An Imperfect Witness to Baseball Perfection

The celebration in King’s Court after Felix Hernandez’s 1-0, perfect game victory.
My brother Mike is such a devout hacker, he literally lives on a golf course. So when I came back from covering the 1992 U.S. Open golf championship, at famed Pebble Beach, no less, he surmised that I probably didn’t realize how many people would have killed for an assignment that I’d otherwise considered with an almost off-putting nonchalance.

And he was right. To me, that U.S. Open was walking 72 holes in four, grueling days, stalking my former Beacon Hill neighbor, Freddy Couples, who was coming off a Masters championship and at the height of his pro-golf powers. While I remember once thinking it was cool to peer through the fog and see seals ringing the majestic Bay Area course, most of my memories are of early mornings, sweaty afternoons, throbbing calves and once waiting nearly two hours for Couples outside the golfers-only practice area.

That event, which would have chilled the spine of my brother and so many others, simply was work for me.

Fast forward 20 years, and you might well imagine how it evolved that I was standing, reluctantly and feeling rather numb, as mayhem erupted on Wednesday afternoon in King’s Court at Safeco Field in Seattle, Wash. Our section’s namesake, (King) Felix Hernandez had fashioned baseball’s rare masterpiece during a 1-0 win — the 23rd perfect game in major-league history and first in Seattle Mariners club history. In a way, I had hit the sports fan’s lottery — yet I might as well have just discovered an errant charge on a restaurant check, for all the excitement it generated for me.

During a text exchange with my buddy Jim Moore, aka the Go2Guy on KIRO 710’s Kevin Calabro Show, I was at a loss to explain the absence of any uplifting sentiment. “Being a sportswriter,” he answered, “it took the fan out of us.”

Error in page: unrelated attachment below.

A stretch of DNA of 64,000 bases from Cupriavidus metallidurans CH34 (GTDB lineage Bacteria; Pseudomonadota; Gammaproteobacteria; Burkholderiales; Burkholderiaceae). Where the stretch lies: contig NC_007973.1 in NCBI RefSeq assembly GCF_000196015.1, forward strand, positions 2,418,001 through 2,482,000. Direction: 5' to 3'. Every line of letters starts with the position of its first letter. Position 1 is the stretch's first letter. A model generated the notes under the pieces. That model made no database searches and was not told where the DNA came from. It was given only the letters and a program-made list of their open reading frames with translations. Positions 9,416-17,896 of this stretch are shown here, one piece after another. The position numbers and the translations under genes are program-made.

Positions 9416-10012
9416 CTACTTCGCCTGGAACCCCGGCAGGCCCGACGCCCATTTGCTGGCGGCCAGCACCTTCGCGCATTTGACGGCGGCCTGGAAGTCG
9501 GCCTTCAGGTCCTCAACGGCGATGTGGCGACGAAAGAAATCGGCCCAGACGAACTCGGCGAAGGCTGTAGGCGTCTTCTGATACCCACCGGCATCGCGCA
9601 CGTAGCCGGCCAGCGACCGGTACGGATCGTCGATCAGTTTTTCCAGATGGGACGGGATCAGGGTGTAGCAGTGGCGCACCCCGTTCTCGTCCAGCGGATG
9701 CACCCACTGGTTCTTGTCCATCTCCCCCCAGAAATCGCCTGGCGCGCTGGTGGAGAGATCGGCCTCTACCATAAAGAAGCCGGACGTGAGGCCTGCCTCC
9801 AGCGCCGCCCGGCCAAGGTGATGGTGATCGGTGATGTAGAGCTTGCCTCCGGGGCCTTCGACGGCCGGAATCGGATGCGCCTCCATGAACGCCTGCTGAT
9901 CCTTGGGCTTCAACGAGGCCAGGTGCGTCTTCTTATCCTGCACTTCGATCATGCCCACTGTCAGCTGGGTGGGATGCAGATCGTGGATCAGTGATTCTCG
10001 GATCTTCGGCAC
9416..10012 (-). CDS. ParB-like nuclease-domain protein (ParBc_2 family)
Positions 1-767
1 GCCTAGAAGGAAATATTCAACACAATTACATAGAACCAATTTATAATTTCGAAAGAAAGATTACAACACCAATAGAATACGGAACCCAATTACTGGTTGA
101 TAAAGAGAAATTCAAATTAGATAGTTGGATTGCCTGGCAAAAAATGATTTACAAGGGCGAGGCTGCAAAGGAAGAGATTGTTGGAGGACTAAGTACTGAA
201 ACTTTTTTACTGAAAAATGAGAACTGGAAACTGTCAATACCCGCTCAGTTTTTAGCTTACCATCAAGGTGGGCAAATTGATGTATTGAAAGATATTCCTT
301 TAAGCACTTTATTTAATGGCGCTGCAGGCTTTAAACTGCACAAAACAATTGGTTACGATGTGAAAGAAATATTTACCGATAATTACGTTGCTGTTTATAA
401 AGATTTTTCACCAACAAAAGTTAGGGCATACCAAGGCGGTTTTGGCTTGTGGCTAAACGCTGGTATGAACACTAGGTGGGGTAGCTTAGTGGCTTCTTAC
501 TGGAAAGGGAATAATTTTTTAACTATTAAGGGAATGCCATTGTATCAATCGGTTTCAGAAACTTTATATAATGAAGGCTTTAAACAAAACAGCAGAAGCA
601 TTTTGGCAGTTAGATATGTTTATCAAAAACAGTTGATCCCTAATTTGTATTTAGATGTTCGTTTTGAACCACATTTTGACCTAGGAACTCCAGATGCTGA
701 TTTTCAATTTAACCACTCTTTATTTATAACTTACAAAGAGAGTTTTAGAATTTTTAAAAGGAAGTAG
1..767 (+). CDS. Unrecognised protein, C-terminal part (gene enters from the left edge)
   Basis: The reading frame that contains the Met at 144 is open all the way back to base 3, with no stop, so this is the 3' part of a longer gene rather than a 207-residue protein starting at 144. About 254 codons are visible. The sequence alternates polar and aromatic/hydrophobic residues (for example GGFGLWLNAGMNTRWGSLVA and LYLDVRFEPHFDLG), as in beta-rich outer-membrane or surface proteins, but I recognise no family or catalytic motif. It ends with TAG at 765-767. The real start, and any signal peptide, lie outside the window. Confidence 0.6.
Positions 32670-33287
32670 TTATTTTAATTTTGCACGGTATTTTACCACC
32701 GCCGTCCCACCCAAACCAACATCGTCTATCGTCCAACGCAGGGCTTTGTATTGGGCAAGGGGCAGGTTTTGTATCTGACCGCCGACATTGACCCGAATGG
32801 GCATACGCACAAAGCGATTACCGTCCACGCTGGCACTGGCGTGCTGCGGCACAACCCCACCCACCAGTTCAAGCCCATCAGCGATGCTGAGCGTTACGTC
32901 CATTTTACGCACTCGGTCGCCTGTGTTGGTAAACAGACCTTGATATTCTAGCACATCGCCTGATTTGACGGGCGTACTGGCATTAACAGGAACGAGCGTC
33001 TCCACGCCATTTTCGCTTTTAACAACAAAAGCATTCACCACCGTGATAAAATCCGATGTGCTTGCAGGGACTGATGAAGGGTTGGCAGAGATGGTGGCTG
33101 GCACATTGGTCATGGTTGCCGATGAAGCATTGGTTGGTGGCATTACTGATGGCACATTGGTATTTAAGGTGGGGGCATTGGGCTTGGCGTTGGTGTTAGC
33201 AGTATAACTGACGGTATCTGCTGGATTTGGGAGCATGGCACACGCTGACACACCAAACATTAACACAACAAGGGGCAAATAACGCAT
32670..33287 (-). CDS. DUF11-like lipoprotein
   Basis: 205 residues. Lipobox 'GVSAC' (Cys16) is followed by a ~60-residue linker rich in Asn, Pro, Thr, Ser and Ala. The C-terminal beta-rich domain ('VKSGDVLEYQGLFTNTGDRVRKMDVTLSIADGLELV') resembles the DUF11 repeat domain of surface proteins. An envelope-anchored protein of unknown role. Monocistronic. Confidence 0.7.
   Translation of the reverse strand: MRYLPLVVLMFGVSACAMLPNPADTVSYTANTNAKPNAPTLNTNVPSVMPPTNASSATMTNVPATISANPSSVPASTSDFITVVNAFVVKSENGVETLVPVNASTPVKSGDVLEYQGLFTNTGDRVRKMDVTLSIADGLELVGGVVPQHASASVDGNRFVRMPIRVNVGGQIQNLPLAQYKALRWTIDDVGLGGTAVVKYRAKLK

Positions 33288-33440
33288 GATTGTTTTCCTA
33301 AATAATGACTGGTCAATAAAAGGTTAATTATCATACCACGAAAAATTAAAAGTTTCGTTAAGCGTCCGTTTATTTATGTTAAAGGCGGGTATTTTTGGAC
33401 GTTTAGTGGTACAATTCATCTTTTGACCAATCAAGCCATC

I’m glad somebody understands.

Mine was the very definition of dumb luck. I had some free time, knew there was a Mariners game, and went to the team’s website to check on tickets. I fell victim to some nifty online marketing about King’s Court. “The most majestic section in baseball,” the website crowed. Included with a ticket was a free t-shirt and a “K” card. The ticket also was supposed to be $10 off regular price, though in the new math of today’s sports finances, I actually paid more than $40 for mine (the “price” was $33 for the $30 ticket, $3.25 for convenience that I never actually got to enjoy, 31 cents in taxes that do not go to Chris Hansen or his endeavors, and then $3.83 to have some Web script “process” the order).

My requisite “I was there” photo.
I’ve been dumb in my luck before, though Wednesday was a lot more Forest Gumpian than most. I was there, for The Seattle Times, when Ken Griffey Jr. scored on Edgar Martinez’s double in the Game That Saved Baseball in Seattle against the Yankees in 1995. I was sitting at the finish line when Ben Johnson ran way faster than man had ever churned during the Seoul Games in 1988. And I’ll never forget the roaring, confetti rainstorm after the Sonics beat Utah in an epic Game 7 of the 1996 Western Conference Finals at KeyArena.

All those occasions provoked a bit of that unfamiliar tingle. But when you are a sportswriter, such emotional indulgences immediately are replaced by a more urgent, voice-of-God moment when the question begs, “What the hell am I going to write about ?!”